Back to Table of contents

Primeur weekly 2012-02-27

Desktop Grids

First release of XtremWeb-HEP 8

Parabon announces Frontier 6 at Emerging Technologies Symposium

The Cloud

Clinical Quality Measures (CQMs) Engine powers Imagine MD's Electronic Health Record - Practice Management and Revenue Management Solutions

At the CeBIT Fair, Karlsruhe Institute of Technology and FZI will present safe concepts for the Cloud

PALLADIO software simulator analyzes programmes prior to implementation

EuroFlash

Wirth Research set to race into the future with Bull High Performance Computing and Panasas Storage solutions

German supercomputer Hermit performance of the Petaflop class for research, development and industry

Rogue Wave Software and Moscow State University collaborate to debug on Russia's largest supercomputer

Science and Technology Committee publishes report on science in the Met Office

Saving data in vortex structures - New physical phenomenon could drastically reduce energy consumption by computers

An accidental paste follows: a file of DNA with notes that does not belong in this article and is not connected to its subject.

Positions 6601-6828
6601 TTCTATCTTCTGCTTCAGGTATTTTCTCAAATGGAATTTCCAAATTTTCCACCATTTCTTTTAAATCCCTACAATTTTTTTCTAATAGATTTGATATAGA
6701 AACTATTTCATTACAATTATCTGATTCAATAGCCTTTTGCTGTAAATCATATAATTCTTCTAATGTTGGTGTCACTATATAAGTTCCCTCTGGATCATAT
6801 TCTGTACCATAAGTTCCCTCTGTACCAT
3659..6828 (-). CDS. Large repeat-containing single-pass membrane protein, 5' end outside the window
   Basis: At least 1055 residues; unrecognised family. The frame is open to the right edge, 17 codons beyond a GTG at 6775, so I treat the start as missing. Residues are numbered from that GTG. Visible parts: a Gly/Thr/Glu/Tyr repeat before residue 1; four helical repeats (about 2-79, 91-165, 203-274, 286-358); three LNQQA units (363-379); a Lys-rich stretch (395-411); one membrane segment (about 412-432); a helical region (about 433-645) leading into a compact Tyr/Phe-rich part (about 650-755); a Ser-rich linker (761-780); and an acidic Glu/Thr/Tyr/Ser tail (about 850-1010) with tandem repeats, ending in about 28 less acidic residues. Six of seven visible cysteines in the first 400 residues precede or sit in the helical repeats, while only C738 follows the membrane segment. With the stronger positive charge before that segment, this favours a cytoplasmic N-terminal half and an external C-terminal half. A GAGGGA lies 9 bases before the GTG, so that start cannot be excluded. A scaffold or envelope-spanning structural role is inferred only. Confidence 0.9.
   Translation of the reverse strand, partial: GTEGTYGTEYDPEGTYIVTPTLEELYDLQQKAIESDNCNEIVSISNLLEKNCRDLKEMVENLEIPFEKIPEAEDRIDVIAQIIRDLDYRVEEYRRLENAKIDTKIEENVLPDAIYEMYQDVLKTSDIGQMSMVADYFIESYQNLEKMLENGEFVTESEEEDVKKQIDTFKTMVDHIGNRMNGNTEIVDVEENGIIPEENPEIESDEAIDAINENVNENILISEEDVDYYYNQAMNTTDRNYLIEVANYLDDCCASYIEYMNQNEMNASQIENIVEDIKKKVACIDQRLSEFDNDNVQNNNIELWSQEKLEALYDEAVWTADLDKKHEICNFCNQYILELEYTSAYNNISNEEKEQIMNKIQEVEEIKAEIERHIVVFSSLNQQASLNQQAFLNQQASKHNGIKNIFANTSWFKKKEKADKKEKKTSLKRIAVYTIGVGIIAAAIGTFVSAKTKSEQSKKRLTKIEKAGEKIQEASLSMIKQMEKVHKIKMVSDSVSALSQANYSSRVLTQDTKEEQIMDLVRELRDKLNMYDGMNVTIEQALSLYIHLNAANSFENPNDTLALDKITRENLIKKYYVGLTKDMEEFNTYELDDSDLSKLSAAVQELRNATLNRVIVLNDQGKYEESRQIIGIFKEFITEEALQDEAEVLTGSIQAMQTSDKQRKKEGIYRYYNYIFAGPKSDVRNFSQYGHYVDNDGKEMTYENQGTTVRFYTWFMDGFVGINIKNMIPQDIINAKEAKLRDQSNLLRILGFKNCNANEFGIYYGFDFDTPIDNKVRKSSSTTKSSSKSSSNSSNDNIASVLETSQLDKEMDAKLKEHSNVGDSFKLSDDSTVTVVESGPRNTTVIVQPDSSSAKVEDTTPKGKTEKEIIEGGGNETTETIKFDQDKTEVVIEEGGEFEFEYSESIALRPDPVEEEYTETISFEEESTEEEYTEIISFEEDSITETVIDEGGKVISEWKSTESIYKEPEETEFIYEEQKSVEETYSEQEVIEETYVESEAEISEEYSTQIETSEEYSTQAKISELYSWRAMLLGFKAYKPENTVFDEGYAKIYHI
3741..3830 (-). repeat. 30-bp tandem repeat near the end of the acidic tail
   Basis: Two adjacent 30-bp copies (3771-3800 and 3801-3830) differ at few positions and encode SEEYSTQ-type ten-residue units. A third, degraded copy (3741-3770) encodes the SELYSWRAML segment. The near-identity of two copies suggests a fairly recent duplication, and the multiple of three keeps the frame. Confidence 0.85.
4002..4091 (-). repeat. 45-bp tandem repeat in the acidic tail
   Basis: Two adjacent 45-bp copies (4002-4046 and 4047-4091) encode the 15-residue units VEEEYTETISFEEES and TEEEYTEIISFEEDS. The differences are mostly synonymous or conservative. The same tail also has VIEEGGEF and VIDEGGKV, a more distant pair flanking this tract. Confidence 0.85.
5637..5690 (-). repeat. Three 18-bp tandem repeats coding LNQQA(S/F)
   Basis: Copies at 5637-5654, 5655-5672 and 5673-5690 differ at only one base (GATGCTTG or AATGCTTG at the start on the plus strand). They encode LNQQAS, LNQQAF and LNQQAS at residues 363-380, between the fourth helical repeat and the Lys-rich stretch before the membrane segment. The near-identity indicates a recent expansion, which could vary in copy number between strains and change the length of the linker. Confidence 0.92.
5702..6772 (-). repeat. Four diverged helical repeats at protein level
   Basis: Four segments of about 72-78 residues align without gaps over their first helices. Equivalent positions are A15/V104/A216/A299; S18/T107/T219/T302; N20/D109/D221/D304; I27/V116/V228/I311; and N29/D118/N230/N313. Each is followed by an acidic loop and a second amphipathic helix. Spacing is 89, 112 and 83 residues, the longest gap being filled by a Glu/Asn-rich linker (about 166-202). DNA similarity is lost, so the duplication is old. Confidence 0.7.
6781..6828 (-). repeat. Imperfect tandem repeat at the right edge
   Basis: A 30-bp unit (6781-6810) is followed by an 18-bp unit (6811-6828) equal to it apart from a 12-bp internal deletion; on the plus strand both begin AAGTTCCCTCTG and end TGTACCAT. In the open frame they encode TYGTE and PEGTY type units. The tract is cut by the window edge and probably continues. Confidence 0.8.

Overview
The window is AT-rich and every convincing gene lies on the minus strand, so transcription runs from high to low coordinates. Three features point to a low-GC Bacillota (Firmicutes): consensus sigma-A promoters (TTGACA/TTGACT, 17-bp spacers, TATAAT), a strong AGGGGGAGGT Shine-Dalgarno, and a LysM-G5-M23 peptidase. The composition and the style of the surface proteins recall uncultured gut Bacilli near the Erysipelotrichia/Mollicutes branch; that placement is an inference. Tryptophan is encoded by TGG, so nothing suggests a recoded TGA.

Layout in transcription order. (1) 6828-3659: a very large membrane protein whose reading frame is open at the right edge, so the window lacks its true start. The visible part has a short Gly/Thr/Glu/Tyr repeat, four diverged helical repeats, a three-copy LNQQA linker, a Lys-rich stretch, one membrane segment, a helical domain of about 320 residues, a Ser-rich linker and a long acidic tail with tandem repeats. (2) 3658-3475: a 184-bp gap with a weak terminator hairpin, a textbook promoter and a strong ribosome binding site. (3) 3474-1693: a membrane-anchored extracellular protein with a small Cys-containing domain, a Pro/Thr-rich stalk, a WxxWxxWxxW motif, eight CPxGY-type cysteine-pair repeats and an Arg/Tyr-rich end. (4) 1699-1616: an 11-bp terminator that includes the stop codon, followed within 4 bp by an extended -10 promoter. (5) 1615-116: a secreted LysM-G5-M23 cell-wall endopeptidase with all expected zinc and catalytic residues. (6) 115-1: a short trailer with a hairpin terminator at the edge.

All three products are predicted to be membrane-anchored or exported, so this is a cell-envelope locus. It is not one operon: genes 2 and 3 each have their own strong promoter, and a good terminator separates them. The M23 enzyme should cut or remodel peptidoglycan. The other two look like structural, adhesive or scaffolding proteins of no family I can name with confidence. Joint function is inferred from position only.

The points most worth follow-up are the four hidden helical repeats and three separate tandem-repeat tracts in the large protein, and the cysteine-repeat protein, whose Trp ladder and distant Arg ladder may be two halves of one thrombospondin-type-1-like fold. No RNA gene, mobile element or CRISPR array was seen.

CoolEmAll to address energy implications of European Commission HPC investment

USFlash

Cray forms new subsidiary in China

The Green Grid welcomes individual memberships for the first time in its history

University of Texas at Austin Supercomputing Center to receive $10 million in private funding

Scoping the cost of the world's biggest new supercomputer

Mathematician sees artistic side to father of computer

UC Santa Barbara researcher's new study may lead to MRIs on a nanoscale

Transforming computers of the future with optical interconnects

Intel's next-generation communications platform key to accelerated network services

HP helps telecoms tap LTE networks to deliver personalized mobile experience